Lahars that formed during the 1989-90 eruptions of Redoubt Volcano in Alaska accumulated in the Drift River Valley NE of the volcano. The largest lahars, such as this one from the February 15, 1990 eruption, covered the valley floor nearly wall-to-wall and extended more than 35 km to the Cook Inlet.

Photo by Tom Miller, 1990 (Alaska Volcano Observatory, U.S. Geological Survey).

St. Helens
The twisted girders of a highway bridge lie entombed in mudflow deposits from Mount St. Helens. This May 18, 1980 mudflow was produced by dewatering of the debris-avalanche deposit in the North Fork of the Toutle River and traveled as far as the Columbia River, decreasing the depth of the navigational channel from 11 meters to 4 meters.

Photo by Dan Miller, 1980 (U.S. Geological Survey).

A massive volcanic mudflow produced by collapse of Mount Hood during the Pleistocene swept down the Hood River valley and traveled across the Columbia River, temporarily damming it to a depth of 30 m. This thick outcrop of the mudflow deposit, containing rounded boulders in a clay-rich matrix, is located north of Underwood, Washington, on the other side of the Columbia River.

Photo by Willie Scott, 1994 (U.S. Geological Survey).

Santa Maria
Lahar deposits produced by redistribution of material shed off the Santiaguito lava dome, visible below the steam plume to the left of Guatemala's Santa María volcano, have had dramatic effects on downstream drainages. This December 1988 photo shows the Río Tambor, SW of Santa María, filled bank-to-bank with debris. Bridges such as the one in the foreground have been frequently destroyed during rainy-season lahars, which have traveled 35 km or more from the volcano.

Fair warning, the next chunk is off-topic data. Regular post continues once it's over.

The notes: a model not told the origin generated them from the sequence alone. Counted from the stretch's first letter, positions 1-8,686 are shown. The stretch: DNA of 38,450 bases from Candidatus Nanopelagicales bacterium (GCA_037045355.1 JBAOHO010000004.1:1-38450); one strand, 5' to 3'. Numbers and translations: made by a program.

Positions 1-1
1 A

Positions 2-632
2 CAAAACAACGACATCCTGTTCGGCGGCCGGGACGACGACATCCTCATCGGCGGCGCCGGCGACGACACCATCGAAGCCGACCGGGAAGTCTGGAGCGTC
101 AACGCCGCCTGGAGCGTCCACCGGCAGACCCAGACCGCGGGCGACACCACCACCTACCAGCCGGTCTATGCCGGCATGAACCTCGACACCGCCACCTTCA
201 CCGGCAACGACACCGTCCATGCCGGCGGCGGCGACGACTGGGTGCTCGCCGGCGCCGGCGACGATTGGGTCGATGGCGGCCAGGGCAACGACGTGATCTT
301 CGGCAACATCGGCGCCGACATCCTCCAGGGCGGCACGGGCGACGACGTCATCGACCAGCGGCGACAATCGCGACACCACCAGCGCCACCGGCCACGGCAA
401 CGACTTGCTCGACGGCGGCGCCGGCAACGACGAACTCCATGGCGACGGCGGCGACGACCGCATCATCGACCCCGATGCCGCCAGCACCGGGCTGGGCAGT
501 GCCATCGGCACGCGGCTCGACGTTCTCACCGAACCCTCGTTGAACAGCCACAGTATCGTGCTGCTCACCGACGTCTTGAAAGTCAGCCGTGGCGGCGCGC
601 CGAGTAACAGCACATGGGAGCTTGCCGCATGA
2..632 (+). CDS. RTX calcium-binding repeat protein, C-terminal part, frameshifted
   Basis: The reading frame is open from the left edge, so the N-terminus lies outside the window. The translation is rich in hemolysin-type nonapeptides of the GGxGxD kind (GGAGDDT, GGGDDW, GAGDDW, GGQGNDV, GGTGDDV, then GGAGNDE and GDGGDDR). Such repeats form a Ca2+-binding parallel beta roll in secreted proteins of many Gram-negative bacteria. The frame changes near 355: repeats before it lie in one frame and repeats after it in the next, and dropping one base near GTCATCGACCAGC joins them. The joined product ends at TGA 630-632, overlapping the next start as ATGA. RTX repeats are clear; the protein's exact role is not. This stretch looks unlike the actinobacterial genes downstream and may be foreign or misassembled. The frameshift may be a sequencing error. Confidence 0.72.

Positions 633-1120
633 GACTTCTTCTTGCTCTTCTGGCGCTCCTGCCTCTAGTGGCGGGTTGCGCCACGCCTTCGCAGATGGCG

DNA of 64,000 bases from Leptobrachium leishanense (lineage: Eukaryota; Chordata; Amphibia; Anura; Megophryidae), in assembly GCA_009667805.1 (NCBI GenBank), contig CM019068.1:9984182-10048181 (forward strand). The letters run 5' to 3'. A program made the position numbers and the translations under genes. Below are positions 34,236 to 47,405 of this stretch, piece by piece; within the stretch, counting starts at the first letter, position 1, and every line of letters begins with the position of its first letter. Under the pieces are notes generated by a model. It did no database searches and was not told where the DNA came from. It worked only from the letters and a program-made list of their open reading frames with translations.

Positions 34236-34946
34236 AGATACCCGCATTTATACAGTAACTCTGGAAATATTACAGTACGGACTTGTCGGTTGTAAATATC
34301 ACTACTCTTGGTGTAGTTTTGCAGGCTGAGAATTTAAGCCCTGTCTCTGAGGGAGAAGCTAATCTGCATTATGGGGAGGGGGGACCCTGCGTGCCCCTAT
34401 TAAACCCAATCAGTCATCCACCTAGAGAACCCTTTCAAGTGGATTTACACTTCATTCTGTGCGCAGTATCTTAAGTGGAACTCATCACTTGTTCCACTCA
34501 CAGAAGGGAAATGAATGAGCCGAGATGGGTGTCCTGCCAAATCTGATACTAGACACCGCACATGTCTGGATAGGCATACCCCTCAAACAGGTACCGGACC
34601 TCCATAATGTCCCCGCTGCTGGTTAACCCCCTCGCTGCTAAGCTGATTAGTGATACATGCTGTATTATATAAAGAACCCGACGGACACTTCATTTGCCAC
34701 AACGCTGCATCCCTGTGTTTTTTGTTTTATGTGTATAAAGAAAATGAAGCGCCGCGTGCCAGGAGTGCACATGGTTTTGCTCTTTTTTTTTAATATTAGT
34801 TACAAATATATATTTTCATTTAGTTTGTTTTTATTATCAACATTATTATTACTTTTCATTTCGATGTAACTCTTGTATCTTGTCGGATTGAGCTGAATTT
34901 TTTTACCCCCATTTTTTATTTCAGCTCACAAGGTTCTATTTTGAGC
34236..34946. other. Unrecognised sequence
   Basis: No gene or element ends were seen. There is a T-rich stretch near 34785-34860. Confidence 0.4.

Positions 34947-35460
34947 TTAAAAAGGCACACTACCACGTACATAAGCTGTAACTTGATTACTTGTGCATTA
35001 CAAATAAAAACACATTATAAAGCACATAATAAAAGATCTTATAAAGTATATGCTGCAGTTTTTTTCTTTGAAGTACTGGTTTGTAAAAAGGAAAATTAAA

Photo by Lee Siebert, 1988 (Smithsonian Institution).

Ruiz, Nevado del
A cluster of rounded boulders was deposited on a river terrace by a lahar in the Río Chinchina valley, 59 km WNW of the summit of Colombia's Nevado del Ruiz volcano on November 13, 1985. The boulders were carried as bedload and deposited against the tree, which served as an obstruction to flow. Note the mudline on the tree that marks the upper flow surface of the lahar.

Photo by Tom Pierson, 1985 (U.S. Geological Survey).

This massive rounded boulder on the SW side of Cotopaxi was carried in a lahar, or volcanic mudflow, possibly during a major eruption in 1877. Scale is provided by volcanologists Minard Hall and Patty Mothes of Ecuador's national university. More than 130,000 people live in areas subject to lahar risk from Cotopaxi. The 1877 eruption produced lahars that covered this valley, swept into the Amazon basin, and reached the Pacific Ocean along valleys to the NW.

Photo by Tom Pierson, 1992 (U.S. Geological Survey).